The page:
He had talked for days about the possibility and on Wednesday, Brian Altman’s hopes finally came to fruition: he won the 2020 World Poker Tour (WPT) Lucky Hearts Poker Open. In doing so, he became the first person in World Poker Tour history to win the same event twice.

“Winning a second WPT title feels amazing,” Altman told WPT.com afterward. “It’s incredibly special. It doesn’t always work out. I’ve had maybe a dozen or so situations where I’ve gone deep and thought I was going to win and I didn’t. But that’s how tournaments go. To continually put myself in a position to win tournaments, it feels special.”

He added that while he always wants to win, he is “happy to put myself in a position to go deep, be chip leader, and make final tables.”

Altman and John Dollinger were way ahead of the other four players going into the final table. They were nearly tied in chips with 10.400 million and 10.275 million, respectively. Each of them individually had almost as many chips as the rest of the table combined.

Altman saw a parallel to when he won the WPT Lucky Hearts Poker Open in 2015:

Coming into the final table Jake and I had about 70% of the chips in play, which was actually similar to the dynamic that I had five years ago where me and another opponent were tied for the lead in chips, so I’ve been here before. My plan was to put a lot of pressure on the middling stacks, and put ICM pressure on people, and I think I executed that fairly well.

It is a strategy that players often use on the money bubble of a tournament. The short stacks want to stay alive, so they are often willing to give up their blinds in order to avoid elimination. The big stacks can just pound away, accumulate chips, and put themselves in a better position to make a run to the final table.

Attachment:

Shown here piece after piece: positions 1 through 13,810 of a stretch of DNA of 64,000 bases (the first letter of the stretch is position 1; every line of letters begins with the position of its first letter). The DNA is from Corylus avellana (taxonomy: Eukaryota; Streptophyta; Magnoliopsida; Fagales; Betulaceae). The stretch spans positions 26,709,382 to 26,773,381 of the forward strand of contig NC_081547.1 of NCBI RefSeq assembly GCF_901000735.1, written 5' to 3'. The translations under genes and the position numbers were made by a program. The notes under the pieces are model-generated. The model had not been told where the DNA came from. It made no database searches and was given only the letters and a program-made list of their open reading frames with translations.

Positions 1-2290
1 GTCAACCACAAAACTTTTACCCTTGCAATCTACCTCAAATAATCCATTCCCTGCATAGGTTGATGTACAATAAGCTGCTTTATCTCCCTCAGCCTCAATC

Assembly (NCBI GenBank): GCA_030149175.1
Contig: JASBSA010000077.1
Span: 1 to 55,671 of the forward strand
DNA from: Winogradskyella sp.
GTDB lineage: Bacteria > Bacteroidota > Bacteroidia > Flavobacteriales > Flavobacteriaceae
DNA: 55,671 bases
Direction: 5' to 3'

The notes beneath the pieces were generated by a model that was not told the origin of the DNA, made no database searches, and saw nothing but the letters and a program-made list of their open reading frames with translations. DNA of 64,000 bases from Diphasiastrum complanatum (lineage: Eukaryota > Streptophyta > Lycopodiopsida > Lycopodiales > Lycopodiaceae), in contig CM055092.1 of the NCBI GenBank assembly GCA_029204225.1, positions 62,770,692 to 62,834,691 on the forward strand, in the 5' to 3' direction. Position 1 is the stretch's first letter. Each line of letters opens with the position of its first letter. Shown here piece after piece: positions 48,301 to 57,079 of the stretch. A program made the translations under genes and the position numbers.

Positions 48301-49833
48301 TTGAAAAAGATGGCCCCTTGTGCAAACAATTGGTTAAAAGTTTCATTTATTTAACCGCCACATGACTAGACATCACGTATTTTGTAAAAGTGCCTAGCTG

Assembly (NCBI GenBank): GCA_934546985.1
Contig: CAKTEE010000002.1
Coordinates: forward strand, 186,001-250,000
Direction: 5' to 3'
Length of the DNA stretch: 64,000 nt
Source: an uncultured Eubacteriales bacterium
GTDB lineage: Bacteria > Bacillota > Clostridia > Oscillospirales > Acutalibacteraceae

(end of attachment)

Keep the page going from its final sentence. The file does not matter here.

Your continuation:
It’s the same thing that Altman looked to do. Though it wasn’t the money bubble, the money jumps for the final few spots in a major tournament are significant, so the short stacks often want to hang on.

Going into heads-up play, it was Dollinger with the chip lead, 20.850 million to 12.875 million. Altman immediately made up that ground and then some, taking the lead on the second hand after turning trips against Dollinger’s flopped pair.

Dollinger regained the lead briefly, but Altman quickly pulled away, helped by an action flop of 5-5-K when he had J-5 and Dollinger had K-7. A couple hands later, Dollinger ran into trouble when he announced that he was all-in on a hand after his time expired. His hand was ruled dead and though it wasn’t a massive pot compare to the stacks, it had to have been a bit demoralizing.

It was pretty much all Altman from there. On the final hand, Dollinger was all-in pre-flop with A-8, but he was unfortunately up against Altman’s pocket Aces. Dollinger did get the tiniest of sweats with a backdoor straight draw, but the poker gods were not with him and he was eliminated in second place.

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